Margarita Lázaro writes for Huffington Post.com–What do you REALLY know about Spanish people? If you were to ask a foreigner, his response would probably consist of one accurate statement and many, many misconceptions. That’s how it appeared to us in a cliche-ridden New York Times article called “Spain, Land of 10 P.M. Dinner, Asks if It’s Time to Reset Clock.”
Foreign films and television series only serve to reinforce these cliches. In “Knight and Day,” there were bulls running through Sevilla and in “Little Fockers,” Dustin Hoffman was traveling to Spain to learn how to dance… the flamenco! (Was there any other option?) The time has come to shatter these myths about the Spanish. The following stereotypes are totally not true:
Jackie de Burca writes for A Luxury Travel Blog.com–The world is full of lists – I don’t know about you but I love my lists, they just seem to make life so much easier. Decisions are simpler; you know which fashion brands to wear, which hotels to go to before your friends do, which gadgets to choose to be super cool and, of course, which restaurants you may need to reserve months, or years, in advance. One of my favourite lists is “The World’s 50 Best Restaurants”, sponsored by S. Pellegrino & Aequa Panna, which names the top 50 restaurants in the world. However what it doesn’t do is analyse the world’s top foodie countries, regions, or cities, you need to do this for yourself – but the good news is that I’ve done it for you! If you want to read my methodology read the next two paragraphs, if not just ignore them and jump straight to the lovely list!!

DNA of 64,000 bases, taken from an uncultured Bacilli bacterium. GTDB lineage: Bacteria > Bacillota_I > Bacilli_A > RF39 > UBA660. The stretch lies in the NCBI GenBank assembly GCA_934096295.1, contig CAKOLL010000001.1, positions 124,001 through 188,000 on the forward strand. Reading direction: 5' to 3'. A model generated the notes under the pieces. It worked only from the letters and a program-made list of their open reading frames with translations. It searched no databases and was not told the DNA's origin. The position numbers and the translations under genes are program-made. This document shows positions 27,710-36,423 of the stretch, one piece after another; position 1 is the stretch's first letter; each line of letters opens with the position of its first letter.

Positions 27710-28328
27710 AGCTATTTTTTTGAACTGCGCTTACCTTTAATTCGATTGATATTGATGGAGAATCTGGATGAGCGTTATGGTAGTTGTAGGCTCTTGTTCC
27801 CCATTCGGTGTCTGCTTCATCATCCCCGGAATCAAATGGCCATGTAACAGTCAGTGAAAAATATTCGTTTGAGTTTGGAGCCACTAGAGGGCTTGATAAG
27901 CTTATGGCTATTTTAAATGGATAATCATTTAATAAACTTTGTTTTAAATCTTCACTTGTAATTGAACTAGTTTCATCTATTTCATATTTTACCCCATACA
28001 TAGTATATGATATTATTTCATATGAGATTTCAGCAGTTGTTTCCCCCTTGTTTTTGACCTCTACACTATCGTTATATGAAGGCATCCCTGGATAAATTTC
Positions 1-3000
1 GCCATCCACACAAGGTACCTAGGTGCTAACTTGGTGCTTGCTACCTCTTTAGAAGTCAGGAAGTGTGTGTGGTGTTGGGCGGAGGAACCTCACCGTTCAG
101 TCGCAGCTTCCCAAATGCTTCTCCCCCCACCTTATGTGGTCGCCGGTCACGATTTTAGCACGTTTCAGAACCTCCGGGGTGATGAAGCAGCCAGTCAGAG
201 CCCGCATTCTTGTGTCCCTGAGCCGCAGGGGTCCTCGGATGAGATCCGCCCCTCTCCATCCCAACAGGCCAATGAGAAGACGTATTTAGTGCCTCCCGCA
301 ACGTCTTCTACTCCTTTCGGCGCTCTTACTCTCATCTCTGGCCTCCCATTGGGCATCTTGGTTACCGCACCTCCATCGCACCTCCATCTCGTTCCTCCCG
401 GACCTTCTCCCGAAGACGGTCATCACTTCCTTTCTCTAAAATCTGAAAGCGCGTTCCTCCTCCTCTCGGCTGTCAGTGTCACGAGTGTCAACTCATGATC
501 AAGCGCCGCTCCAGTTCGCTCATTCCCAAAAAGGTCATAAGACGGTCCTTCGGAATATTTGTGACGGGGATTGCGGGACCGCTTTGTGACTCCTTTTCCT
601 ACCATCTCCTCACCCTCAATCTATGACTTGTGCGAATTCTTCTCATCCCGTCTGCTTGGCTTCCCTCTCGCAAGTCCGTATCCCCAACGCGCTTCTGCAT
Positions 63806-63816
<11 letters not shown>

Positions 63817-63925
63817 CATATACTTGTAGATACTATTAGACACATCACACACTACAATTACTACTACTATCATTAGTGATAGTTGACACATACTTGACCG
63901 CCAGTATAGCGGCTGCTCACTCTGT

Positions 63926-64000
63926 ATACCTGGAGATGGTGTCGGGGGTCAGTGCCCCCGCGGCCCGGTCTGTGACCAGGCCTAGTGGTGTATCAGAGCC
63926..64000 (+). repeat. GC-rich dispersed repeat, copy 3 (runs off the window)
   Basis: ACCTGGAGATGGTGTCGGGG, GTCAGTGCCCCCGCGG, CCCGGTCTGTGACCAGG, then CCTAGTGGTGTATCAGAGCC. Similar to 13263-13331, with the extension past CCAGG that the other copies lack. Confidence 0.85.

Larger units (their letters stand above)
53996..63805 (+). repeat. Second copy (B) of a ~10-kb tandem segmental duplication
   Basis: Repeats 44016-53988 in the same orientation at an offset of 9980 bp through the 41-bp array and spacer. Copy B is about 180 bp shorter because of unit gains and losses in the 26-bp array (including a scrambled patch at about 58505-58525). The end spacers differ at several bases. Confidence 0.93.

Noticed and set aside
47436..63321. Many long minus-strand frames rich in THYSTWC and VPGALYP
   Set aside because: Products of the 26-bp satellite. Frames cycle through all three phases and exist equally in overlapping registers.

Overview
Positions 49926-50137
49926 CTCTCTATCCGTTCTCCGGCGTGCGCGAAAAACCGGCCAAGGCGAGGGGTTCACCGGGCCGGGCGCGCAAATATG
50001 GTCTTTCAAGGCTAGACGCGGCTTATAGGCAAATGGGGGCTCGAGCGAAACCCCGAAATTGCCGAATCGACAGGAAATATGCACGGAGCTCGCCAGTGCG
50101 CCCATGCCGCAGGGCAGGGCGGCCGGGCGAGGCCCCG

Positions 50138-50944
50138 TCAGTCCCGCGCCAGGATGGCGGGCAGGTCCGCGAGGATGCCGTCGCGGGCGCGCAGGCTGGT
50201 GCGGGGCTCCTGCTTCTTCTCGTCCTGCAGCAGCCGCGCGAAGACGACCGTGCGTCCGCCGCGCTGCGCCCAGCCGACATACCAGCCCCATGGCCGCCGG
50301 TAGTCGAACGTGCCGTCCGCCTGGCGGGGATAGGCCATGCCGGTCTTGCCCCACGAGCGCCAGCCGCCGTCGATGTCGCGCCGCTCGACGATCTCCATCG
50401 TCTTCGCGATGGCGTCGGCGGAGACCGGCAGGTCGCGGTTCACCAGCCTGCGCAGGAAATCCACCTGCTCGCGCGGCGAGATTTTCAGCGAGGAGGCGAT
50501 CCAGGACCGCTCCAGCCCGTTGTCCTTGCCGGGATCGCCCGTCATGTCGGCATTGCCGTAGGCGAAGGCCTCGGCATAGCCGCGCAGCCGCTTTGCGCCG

EuroWeeklyNews.com–US business magazine Forbes, have produced a list of the most expensive Spanish cities to live in. The natural assumption that Madrid, Barcelona or even glamorous Marbella would top the list has been knocked sideways with the news that San Sebastián in the Basque Country is top of the list followed by Madrid and then Barcelona. Forbes researchers took the price of a basket of food, as well as the average rent or mortgage price, the cost of public transport for a 10-journey pass, a taxi trip, a litre of petrol, local taxes including IBI – payable on residential or business property owned – vehicles and rubbish collection, and the price of eating out or going to the cinema.